Beginner’s guide to camping in the Superior National Forest – Part I

Camping in Superior National Forest
Superior National Forest campsite, all photos by Holly Scherer

“There are literally no campsites available,” I told my husband, Jer, on that spectacular spring day back in 2010. After an unforgettable camper cabin “camping” trip at Bear Head Lake State Park the previous summer, we were eager to give tent camping a try. The problem, however, was that every single summer weekend at every Minnesota State Park campground was booked solid. Feeling frustrated and defeated, I began searching for other options. When I searched “best camping in Minnesota,” the Superior National Forest appeared again and again near the top of every list. I’d seen signs for the forest along Highway 61, the Gunflint Trail, and on Highway 1 toward Ely, but I was not very familiar with this remarkable wild land. Curious, and desperate to find a place to camp, I dug a bit deeper.

“These campgrounds are gorgeous,” I told Jer as I perused the handful of photos the US Forest Service highlighted on their booking website. I was ecstatic to find an abundance of large, private, and wooded campsites, all near water. Some of them were even right on the water—something I hadn’t seen in Minnesota State Parks. And best of all, there were plenty of available campsites we could reserve for the coming summer.

I had one giant concern though. These campgrounds lacked many of the amenities we were hoping to have as new tent campers. They didn’t have park offices to purchase firewood and rent watercraft and there were no bathhouses. On top of that, most campgrounds lacked cellular service. All these years later, I love camping in the Superior National Forest because of this. But at the time, committing to one of these less-developed campgrounds was stretching the limits of my comfort zone.

But due to the popularity and long booking window for Minnesota State Parks at the time, we had no choice. I found three wonderful options for that August. I enthusiastically shared my findings with Jer and we narrowed it down to the Flour Lake Campground, just off the Gunflint Trail. I stretched the limits of my comfort zone once again and booked eight nights of camping. And over the next four months, we planned and prepared for our first tent camping vacation.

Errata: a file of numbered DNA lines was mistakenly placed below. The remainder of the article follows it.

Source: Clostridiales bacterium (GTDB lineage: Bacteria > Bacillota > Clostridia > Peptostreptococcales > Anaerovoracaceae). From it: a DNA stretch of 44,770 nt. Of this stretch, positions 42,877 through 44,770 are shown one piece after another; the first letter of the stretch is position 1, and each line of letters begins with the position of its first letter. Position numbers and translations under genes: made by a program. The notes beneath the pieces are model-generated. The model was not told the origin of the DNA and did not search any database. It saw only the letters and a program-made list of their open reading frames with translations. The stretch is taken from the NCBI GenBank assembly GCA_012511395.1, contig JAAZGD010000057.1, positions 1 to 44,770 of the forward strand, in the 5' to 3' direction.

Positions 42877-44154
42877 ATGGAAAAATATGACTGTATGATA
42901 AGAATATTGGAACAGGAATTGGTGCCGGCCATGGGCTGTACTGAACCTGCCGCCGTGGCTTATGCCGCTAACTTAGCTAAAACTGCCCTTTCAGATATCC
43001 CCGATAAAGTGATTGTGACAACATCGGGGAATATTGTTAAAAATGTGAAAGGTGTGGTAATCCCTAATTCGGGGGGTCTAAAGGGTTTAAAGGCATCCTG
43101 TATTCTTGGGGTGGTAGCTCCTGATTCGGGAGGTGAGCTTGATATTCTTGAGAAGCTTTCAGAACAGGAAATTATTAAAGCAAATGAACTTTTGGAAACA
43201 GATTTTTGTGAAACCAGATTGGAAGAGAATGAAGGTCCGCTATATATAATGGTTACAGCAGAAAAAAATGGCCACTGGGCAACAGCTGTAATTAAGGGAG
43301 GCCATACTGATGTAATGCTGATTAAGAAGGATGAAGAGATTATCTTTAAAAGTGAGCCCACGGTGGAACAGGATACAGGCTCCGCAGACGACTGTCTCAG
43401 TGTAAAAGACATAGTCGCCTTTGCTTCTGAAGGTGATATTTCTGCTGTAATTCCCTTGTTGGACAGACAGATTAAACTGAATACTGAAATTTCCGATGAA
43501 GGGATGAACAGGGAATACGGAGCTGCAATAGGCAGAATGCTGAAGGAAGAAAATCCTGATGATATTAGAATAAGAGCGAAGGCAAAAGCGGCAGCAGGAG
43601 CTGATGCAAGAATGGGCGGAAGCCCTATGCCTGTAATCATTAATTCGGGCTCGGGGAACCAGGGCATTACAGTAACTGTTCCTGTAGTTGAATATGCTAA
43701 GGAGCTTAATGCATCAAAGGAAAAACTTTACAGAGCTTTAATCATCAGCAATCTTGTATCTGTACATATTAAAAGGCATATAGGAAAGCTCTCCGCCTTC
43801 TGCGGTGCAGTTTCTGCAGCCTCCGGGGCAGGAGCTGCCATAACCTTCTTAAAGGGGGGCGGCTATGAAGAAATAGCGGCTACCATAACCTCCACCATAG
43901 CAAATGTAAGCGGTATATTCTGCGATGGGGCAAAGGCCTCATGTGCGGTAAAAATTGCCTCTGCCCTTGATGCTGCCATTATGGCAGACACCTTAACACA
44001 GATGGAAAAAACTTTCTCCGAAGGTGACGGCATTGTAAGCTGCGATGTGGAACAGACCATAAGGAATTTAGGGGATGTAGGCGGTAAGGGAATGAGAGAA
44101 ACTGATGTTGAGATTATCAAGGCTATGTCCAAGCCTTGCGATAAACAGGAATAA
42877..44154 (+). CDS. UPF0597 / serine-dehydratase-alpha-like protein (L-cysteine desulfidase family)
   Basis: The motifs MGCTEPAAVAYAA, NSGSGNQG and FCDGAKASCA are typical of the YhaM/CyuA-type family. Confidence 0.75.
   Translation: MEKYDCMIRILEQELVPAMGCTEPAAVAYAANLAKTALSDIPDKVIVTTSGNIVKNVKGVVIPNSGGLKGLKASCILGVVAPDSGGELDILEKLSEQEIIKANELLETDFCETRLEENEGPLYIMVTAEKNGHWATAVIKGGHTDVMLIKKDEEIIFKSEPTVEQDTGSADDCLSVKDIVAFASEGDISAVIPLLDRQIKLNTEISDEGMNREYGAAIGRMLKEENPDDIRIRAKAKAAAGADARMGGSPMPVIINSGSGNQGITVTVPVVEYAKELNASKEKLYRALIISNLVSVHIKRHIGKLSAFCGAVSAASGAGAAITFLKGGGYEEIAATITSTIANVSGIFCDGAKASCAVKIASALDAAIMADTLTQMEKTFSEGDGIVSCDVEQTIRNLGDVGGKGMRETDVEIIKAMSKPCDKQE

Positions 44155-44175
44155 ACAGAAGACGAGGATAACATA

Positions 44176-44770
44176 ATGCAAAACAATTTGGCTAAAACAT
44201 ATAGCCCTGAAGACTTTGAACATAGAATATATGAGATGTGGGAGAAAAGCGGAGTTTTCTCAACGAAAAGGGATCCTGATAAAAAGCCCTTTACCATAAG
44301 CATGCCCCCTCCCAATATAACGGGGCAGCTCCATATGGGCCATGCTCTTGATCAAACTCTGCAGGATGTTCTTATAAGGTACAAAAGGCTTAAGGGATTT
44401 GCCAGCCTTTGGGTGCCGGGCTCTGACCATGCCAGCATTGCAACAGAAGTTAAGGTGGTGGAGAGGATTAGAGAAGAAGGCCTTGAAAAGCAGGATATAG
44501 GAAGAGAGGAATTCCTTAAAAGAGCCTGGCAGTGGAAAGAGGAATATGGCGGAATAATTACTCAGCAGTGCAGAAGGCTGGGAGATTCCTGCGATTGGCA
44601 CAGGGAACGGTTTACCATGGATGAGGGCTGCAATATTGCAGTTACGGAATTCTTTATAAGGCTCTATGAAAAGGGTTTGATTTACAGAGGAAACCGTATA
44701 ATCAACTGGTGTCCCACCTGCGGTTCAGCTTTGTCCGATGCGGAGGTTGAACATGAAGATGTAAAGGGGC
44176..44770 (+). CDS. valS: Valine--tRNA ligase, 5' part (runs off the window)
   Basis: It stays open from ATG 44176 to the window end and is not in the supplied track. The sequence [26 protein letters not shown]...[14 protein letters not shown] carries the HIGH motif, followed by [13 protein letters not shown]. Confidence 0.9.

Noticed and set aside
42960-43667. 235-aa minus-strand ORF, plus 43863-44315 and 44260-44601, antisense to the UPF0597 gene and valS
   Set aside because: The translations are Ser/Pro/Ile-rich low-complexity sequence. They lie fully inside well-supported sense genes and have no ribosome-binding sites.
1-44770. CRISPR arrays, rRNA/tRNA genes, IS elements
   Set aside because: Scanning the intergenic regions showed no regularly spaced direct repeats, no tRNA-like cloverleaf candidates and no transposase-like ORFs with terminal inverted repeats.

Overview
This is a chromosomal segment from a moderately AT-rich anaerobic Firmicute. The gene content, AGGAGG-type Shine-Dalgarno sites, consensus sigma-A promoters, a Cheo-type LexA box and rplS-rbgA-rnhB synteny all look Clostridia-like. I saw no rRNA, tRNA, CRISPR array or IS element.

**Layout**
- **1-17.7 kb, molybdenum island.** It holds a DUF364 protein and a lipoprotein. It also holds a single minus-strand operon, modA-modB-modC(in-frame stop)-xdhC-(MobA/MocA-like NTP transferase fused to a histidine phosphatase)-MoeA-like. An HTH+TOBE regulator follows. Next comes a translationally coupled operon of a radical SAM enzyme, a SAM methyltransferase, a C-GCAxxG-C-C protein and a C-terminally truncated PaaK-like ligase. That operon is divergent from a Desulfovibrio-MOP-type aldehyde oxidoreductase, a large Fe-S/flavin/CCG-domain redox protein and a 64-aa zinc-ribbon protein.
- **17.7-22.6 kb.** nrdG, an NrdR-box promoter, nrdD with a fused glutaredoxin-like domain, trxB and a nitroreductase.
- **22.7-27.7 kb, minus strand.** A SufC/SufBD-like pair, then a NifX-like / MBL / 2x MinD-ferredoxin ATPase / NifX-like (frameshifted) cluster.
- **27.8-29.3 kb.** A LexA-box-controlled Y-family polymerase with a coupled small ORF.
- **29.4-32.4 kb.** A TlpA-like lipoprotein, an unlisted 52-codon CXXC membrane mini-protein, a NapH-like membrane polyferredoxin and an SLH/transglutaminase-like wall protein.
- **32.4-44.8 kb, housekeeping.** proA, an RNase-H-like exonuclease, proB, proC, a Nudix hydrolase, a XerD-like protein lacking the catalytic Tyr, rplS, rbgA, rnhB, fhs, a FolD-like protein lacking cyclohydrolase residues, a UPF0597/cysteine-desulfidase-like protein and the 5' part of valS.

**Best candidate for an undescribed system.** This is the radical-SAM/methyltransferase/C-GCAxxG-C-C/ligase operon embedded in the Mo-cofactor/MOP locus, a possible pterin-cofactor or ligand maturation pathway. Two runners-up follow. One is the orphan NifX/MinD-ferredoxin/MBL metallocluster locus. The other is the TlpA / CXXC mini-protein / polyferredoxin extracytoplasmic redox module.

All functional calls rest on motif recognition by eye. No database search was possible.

When the day arrived, we were beyond ready. I was a little worried that we had committed to more than we were capable of. But my excitement for a whole new kind of adventure was stronger than my fear.

We had our gear dialed in. Our menu was planned and the food was prepped. We even had a long list of places to see and hikes to hike. And off we went.

After our reservation and vacation time had come to an end, we didn’t want to leave. We thoroughly enjoyed that epic week with perfect weather and countless magnificent memories. We knew, without a doubt, that this would not be our last time camping, hiking, canoeing, and fishing in the Superior National Forest. And furthermore, there wasn’t one moment that we regretted not having access to hot showers.

This article is part one of a two-part series of a beginner’s guide to camping in the Superior National Forest. In part one, I’ll help you get a grasp of the vastness and recreational opportunities in this 3-million-acre outdoors person’s paradise. Then make sure you come back for part two where I share the three best campgrounds for beginners like you. Be sure to subscribe to the Wilderness News emails so you don’t miss it.

Why go camping in the Superior National Forest

The Superior National Forest is where I fell in love with this country’s remarkable National Forests. Most forests don’t attract the crowds you’ll find in State and National Parks. They also offer plenty of beautiful first-come first-serve campsites for those of us who don’t always want to plan months and months in advance. National Forests are less developed than the aforementioned State and National Parks, allowing you to slow down and connect to the majestic natural world.

Located in the northeasternmost tip of Minnesota, the 3 million-acre Superior National Forest was established in 1909. It is the largest national forest east of the Mississippi River. Within the boundaries of the forest, you will find the one-million-acre Boundary Waters Canoe Area Wilderness with more than 1,200 miles of canoe routes and 2,000 designated campsites—most of which are only accessible by foot or paddle.